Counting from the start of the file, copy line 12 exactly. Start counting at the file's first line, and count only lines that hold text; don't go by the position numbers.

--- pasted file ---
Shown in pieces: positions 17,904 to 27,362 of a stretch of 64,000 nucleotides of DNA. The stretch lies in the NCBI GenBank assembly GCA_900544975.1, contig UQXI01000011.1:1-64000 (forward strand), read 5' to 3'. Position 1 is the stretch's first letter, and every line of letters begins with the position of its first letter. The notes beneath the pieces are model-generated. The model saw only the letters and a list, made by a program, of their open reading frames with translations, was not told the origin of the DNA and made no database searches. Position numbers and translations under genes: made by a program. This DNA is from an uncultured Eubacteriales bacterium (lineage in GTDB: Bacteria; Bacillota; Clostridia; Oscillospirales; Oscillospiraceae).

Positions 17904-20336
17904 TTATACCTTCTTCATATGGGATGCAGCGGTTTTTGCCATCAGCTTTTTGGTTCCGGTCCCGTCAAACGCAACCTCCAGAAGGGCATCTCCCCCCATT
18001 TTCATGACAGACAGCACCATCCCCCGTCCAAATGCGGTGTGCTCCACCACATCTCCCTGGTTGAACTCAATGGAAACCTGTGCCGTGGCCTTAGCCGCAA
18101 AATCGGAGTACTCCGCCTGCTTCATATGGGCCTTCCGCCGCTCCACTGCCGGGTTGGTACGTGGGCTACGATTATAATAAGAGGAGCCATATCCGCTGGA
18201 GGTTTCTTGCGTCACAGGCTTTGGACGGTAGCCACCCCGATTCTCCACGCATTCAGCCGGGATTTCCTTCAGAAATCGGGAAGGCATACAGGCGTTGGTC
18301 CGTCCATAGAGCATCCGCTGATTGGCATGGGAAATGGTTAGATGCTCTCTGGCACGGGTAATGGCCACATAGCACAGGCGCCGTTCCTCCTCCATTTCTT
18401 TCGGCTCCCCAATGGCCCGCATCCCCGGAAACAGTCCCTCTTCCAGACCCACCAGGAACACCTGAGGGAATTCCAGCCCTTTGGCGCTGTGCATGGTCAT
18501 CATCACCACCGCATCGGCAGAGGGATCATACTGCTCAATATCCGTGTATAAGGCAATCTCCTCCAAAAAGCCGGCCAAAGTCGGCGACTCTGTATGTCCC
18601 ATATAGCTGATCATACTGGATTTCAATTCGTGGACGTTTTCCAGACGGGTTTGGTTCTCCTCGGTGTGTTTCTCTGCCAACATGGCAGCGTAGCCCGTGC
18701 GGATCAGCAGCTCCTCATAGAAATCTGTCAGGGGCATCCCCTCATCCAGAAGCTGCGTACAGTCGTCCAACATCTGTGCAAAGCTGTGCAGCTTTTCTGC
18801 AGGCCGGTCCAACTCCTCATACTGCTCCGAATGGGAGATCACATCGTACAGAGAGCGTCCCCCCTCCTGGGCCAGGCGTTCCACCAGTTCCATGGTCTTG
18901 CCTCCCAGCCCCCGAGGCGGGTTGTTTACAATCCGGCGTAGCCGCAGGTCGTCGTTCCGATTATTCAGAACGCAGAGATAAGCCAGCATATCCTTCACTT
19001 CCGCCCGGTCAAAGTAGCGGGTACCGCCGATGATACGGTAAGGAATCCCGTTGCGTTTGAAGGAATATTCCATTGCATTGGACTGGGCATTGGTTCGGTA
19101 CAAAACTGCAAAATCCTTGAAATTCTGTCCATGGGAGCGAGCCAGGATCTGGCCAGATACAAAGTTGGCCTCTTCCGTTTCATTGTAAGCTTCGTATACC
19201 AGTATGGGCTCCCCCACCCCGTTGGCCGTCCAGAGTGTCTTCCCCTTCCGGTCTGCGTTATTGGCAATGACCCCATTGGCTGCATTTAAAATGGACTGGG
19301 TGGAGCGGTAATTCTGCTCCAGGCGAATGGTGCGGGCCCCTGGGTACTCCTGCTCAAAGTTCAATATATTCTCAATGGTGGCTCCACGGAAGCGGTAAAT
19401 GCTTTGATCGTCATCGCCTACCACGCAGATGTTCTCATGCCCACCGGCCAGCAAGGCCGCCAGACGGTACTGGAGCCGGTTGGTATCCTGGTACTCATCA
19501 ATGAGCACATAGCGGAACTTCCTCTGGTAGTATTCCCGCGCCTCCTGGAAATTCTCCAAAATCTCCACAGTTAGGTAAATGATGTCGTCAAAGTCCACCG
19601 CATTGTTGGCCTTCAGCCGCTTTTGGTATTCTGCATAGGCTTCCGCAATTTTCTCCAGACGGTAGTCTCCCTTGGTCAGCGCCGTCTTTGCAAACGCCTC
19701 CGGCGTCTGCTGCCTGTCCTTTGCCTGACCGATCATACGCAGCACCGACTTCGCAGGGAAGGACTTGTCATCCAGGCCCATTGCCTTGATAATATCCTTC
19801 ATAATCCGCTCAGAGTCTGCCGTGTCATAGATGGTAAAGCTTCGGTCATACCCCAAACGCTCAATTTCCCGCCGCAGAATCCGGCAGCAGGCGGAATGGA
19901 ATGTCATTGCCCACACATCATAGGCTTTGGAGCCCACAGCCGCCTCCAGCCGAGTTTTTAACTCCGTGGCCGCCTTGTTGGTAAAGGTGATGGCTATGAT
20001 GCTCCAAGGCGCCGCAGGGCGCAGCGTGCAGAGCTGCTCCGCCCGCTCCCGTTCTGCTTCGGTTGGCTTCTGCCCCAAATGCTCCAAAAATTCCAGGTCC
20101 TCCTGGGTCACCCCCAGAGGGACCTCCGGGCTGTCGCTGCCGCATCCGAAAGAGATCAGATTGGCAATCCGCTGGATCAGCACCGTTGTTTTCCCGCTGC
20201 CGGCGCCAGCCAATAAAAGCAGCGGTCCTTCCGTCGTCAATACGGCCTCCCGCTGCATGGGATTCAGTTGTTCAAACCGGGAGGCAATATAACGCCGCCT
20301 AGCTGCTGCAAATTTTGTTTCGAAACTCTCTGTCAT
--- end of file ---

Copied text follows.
18801 AGGCCGGTCCAACTCCTCATACTGCTCCGAATGGGAGATCACATCGTACAGAGAGCGTCCCCCCTCCTGGGCCAGGCGTTCCACCAGTTCCATGGTCTTG